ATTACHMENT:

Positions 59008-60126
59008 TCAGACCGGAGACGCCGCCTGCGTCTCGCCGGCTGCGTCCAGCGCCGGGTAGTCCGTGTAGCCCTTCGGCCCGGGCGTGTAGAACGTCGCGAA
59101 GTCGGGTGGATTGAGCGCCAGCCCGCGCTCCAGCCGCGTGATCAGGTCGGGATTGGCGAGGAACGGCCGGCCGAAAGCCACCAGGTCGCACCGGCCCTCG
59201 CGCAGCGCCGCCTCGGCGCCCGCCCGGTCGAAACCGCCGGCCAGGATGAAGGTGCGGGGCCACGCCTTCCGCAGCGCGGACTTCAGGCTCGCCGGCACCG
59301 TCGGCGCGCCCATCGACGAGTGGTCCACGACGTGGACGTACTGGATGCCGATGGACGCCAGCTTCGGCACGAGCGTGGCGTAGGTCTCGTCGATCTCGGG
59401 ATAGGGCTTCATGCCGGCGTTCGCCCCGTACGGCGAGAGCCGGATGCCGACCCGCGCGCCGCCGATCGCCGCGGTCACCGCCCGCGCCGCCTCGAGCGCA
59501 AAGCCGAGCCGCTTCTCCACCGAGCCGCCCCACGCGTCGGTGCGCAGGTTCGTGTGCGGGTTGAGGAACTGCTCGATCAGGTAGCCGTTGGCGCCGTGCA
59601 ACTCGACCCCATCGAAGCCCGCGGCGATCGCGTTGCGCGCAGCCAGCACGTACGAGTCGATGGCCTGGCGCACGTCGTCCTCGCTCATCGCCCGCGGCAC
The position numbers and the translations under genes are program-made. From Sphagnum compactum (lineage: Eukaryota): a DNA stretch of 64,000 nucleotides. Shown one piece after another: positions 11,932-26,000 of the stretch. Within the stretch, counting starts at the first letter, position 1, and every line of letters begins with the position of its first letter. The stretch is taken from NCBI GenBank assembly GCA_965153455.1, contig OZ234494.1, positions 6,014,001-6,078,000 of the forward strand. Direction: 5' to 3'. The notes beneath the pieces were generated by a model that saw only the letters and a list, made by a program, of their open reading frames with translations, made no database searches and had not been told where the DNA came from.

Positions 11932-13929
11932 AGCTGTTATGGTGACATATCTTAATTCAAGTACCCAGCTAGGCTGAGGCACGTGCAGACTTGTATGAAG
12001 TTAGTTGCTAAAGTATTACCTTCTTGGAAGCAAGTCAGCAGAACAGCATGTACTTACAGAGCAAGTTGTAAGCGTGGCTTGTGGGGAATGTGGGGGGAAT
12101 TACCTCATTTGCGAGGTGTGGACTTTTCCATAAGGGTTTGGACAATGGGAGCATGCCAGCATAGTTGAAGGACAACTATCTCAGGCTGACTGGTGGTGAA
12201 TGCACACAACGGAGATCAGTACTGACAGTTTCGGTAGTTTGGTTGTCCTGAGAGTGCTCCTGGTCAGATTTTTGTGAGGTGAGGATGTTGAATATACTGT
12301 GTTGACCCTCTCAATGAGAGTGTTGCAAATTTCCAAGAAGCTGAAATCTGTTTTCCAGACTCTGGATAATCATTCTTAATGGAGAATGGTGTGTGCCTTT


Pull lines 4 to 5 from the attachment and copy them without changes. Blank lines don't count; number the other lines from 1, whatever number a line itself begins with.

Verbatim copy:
59201 CGCAGCGCCGCCTCGGCGCCCGCCCGGTCGAAACCGCCGGCCAGGATGAAGGTGCGGGGCCACGCCTTCCGCAGCGCGGACTTCAGGCTCGCCGGCACCG
59301 TCGGCGCGCCCATCGACGAGTGGTCCACGACGTGGACGTACTGGATGCCGATGGACGCCAGCTTCGGCACGAGCGTGGCGTAGGTCTCGTCGATCTCGGG